The Short-eared Dog has been found in scattered sites from Colombia to Bolivia and Ecuador to Brazil. Its presence in Venezuela was suggested by Hershkovitz (1961) but never confirmed. Various studies have suggested the presence of the species throughout the entire Amazonian lowland forest region, as well as Andean foothill forests in Ecuador and Peru up to 2,000 m (Emmons and Feer 1990, 1997; Tirira 1999; A. Plenge pers. comm. 2002).
For the 2004 assessment, museum specimens were re-checked and an extensive survey of field biologists doing long-term research in the species' putative range was carried out, constructing a distributional map based only on specimens of proven origin and incontrovertible field sightings (Leite Pitman and Williams 2004). This map has been refined with subsequent sighting records (M.R.P. Leite Pitman pers. obs.). The northernmost record is in Mitú, Colombia, at 1º15'57"N, 70º13'19"W (Hershkovitz 1961), the southernmost in Bolivia at 14°25'47.9994"S, 63°13' 47.9994"W (R. Wallace pers. obs.), the easternmost record is from the vicinity of Fazenda Amanda, Viseu, Brazil, at 01º52'S, 46º44'W (Pereira 2002), and the westernmost in the Rio Santiago, Peru, at 4º37'S, 77º55'W (Museum of Vertebrate Biology, University of California, Berkeley, collected 1979).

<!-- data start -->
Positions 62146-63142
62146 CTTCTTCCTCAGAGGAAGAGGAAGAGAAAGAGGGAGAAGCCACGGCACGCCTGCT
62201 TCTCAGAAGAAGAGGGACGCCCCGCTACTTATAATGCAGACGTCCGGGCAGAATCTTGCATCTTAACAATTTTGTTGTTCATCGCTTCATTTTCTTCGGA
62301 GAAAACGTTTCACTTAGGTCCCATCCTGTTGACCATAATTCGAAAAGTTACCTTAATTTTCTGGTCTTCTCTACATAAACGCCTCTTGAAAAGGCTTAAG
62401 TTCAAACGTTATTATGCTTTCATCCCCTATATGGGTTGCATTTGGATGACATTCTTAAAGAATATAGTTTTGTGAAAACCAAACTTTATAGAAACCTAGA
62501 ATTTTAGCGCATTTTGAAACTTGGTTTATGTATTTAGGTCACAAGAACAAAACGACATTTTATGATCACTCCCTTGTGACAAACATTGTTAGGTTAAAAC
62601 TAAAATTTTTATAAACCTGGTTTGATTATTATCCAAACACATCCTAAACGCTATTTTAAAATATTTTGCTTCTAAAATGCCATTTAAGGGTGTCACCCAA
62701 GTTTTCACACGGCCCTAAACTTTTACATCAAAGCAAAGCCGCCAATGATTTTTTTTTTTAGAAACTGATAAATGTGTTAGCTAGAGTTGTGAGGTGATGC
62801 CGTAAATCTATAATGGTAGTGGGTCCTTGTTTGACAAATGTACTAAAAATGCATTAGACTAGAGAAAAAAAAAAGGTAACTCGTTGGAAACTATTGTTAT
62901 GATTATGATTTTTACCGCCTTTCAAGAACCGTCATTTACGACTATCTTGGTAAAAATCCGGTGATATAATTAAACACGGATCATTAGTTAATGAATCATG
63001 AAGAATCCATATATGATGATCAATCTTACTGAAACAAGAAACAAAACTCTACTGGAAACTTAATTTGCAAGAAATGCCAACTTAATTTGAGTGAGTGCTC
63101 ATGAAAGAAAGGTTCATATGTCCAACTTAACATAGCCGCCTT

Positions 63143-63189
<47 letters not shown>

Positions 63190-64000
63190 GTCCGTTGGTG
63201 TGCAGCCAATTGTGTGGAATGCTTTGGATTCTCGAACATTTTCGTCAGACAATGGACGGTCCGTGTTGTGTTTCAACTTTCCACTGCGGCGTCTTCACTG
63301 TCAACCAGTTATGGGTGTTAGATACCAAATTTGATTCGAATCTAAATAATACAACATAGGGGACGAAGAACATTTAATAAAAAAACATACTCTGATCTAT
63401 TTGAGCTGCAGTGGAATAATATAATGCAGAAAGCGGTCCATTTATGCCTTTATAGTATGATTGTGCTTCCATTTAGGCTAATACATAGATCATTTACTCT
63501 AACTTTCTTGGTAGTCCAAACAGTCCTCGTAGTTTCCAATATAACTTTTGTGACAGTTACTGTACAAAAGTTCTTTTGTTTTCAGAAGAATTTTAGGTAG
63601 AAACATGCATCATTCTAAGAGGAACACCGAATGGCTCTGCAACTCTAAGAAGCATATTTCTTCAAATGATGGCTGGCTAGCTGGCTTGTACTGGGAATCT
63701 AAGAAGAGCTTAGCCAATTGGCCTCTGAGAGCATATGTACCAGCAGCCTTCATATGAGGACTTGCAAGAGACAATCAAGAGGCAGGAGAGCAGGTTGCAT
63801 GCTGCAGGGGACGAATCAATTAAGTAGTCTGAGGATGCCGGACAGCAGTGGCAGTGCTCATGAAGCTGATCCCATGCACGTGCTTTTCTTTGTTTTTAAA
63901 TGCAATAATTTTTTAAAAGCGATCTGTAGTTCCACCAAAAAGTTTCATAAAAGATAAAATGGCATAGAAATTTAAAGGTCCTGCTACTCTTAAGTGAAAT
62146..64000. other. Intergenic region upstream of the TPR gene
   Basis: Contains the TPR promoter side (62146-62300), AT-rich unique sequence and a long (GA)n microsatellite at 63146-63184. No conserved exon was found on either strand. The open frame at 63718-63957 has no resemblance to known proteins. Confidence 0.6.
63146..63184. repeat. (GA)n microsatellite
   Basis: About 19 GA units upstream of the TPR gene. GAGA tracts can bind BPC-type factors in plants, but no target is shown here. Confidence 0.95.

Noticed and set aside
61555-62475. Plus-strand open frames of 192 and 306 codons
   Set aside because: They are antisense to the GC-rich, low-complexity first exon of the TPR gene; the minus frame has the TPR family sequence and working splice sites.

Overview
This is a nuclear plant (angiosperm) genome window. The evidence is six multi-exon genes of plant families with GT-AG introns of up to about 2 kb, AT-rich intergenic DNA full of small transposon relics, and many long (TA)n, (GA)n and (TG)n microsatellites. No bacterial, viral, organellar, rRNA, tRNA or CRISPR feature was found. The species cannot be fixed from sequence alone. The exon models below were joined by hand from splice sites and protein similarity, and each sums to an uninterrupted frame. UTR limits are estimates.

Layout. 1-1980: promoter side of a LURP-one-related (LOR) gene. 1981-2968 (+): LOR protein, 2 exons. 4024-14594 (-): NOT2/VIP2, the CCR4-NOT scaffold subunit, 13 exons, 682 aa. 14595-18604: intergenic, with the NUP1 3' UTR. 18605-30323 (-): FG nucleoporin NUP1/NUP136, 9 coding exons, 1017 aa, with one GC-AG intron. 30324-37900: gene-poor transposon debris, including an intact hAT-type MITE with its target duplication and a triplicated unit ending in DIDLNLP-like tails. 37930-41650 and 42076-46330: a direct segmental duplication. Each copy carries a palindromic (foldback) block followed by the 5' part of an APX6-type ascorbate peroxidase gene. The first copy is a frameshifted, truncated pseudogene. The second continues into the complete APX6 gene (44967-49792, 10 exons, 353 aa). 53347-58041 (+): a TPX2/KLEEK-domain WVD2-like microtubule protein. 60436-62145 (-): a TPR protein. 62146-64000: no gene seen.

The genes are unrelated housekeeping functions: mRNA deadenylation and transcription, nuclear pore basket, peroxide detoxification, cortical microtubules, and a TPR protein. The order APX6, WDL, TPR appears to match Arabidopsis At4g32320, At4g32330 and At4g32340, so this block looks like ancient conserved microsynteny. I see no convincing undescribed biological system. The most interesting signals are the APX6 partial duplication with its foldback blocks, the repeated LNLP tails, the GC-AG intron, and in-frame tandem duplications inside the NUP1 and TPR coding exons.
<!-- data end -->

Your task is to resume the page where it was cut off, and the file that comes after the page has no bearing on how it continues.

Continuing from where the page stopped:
A single specimen [MACN 31.59 held in the Museo Argentino de Ciencias Naturales “Bernardino Rivadavia”. (MACN). Colección de Mamíferos] collected on 4 June 1930 is documented as coming from western Pichincha in Ecuador (O.B. Vaccaro pers. comm.). A detailed locality is not provided and it is likely that it is mislabelled; the same collector collected another specimen on 30 July 1930 east of the Andes in Ecuador (specimen also in MACN). However, if the locality is correct, this would be the only record of the species west of the Andes and would mean that the species also previously occurred in the Chocó.
A specimen in the Santa Cruz Natural History Museum labelled as Atelocynus microtis, was genetically analysed and found to be a specimen of Cerdocyon thous (L. Emmons, pers. comm. 2008) which highlights the potential for misidentification between the two species in areas of savannah-forest ecotone in southern Amazonia (where the two species coexist).
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